The health sector has become the biggest employer in Australia, as population growth and ageing demographics helped double health-related jobs over the past decade.
The "surprising" divergence in sectoral employment saw 13% of the country's 12 million jobs coming from the health sector, and is likely to exceed 15% as a disability insurance scheme expands, according to Commonwealth Bank senior economist Michael Workman.
"In our view it will be the predominant sector in coming decades," Workman said in a note today following Australian Bureau of Statistics' job vacancies report for the November quarter.
Demographic and household spending trends "indicate that health and its allied areas like fitness, pharmaceuticals and cosmetic procedures, will continue to grow by more than the overall economy", he said.
Jobs in the health sector have increased to 1.5 million (13% of the workforce) from 765,000 (9% of the workforce) in 1996, Workman pointed out.
Workman said Australia's labour market sees the predominance of part-time, casual, contract-based and relatively modestly paid jobs, as both the public and private sectors focus on cutting costs.
That's a contrast to the traditional full-time positions available in the previous decades, and doesn't bode well for new job seekers, he said.
In the health sector, only 55% of its jobs are full-time, similar with other faster growing services sectors, such as professional services in accounting, legal and property, and accommodation, cafes and restaurants.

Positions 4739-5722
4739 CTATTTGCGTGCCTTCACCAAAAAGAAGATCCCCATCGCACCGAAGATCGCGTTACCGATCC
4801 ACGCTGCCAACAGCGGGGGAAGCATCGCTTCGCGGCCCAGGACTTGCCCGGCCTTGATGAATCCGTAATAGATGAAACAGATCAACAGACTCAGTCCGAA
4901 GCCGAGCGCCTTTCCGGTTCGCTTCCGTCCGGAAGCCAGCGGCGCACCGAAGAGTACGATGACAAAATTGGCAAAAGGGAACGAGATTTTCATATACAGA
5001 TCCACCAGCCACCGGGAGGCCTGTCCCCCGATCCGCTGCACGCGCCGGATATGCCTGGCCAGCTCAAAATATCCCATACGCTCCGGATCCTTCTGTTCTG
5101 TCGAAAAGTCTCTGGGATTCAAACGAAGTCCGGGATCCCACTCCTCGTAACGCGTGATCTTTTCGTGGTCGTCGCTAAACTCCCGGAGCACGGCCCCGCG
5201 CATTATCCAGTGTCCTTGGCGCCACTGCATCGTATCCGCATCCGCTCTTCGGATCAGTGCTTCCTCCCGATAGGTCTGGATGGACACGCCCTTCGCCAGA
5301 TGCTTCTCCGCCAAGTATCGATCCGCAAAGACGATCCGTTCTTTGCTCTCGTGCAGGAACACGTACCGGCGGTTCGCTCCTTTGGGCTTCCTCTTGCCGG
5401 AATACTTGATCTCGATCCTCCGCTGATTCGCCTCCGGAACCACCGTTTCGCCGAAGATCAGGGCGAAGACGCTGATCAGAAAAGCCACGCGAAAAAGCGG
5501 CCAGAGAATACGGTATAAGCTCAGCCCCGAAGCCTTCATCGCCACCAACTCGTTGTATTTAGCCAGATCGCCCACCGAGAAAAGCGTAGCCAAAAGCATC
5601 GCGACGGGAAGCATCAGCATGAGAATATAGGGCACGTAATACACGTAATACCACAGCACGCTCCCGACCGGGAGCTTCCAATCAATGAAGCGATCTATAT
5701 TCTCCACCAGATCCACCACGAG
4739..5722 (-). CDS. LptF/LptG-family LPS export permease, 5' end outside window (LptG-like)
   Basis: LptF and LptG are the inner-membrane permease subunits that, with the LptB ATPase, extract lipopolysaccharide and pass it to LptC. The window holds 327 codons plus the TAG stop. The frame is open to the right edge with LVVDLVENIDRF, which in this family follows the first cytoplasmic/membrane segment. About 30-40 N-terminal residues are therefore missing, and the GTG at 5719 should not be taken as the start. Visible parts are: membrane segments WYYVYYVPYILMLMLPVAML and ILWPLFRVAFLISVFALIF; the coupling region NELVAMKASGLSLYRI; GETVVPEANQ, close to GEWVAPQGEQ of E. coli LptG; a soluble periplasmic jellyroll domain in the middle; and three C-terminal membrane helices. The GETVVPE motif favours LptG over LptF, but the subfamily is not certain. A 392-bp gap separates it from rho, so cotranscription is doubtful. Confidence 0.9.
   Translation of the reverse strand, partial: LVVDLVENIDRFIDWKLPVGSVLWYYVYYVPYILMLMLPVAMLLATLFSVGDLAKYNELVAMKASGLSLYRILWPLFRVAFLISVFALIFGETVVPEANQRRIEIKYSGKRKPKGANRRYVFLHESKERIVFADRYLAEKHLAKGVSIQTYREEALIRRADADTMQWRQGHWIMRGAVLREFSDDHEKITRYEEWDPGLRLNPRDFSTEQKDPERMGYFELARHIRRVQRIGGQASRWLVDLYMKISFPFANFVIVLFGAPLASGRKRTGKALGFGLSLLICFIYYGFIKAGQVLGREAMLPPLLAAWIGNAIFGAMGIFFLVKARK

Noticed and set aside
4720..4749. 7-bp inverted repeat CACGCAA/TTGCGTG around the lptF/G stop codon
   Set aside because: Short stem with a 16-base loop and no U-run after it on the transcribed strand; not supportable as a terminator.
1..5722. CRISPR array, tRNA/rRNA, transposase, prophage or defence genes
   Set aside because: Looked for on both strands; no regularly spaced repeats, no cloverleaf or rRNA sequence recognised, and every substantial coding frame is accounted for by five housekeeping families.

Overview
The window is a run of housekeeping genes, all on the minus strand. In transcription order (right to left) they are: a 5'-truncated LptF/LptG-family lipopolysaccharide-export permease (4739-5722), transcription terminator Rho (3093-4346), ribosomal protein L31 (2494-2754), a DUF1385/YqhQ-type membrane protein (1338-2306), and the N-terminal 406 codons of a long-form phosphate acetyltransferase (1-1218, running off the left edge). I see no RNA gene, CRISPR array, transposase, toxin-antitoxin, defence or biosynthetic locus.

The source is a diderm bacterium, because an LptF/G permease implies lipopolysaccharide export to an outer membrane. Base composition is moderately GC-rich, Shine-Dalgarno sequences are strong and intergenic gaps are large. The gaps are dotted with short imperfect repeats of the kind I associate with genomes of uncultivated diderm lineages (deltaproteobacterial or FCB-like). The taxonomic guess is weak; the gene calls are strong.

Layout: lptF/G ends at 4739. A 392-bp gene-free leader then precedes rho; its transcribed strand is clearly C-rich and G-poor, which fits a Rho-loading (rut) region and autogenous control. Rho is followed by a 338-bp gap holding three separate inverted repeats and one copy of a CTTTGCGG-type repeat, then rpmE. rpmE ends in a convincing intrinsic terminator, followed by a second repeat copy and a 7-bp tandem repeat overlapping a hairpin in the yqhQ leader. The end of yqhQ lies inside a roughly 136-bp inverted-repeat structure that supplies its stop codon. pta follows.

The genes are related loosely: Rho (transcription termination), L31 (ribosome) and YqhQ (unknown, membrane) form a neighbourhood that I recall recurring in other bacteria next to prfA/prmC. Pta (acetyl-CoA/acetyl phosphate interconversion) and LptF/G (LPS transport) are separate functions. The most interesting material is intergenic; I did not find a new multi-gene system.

"They tend to have a much higher proportion of part-time jobs than the economy-wide average of 32%," said Workman.
A relatively weaker Australian dollar has also supported the revival of the manufacturing sector, with manufacturing jobs rising 100,000 or 12% over the past year to account for 7.8% of the workforce.
Higher job vacancies
Job vacancies in Australia rose by 2.2% in the November quarter, taking the annual growth rate to 8.9%, according to the ABS.
That should ease pressure on the national unemployment rate, as the vacancies trends suggest that average monthly jobs growth may range from 12,000 to 16,000 over the next few quarters, Workman said.
"We expect the unemployment rate to be around the 5.5% level by year end, from its current 5.7%," he said.
Notably, Queensland has seen signs of improvement that could be due to stronger residential construction and higher coal prices since mid-2016.
Stabilising vacancies in Western Australia will support jobs creation by mid-year, while higher iron ore, nickel and gold prices will help lift employment over the coming year, Workman said.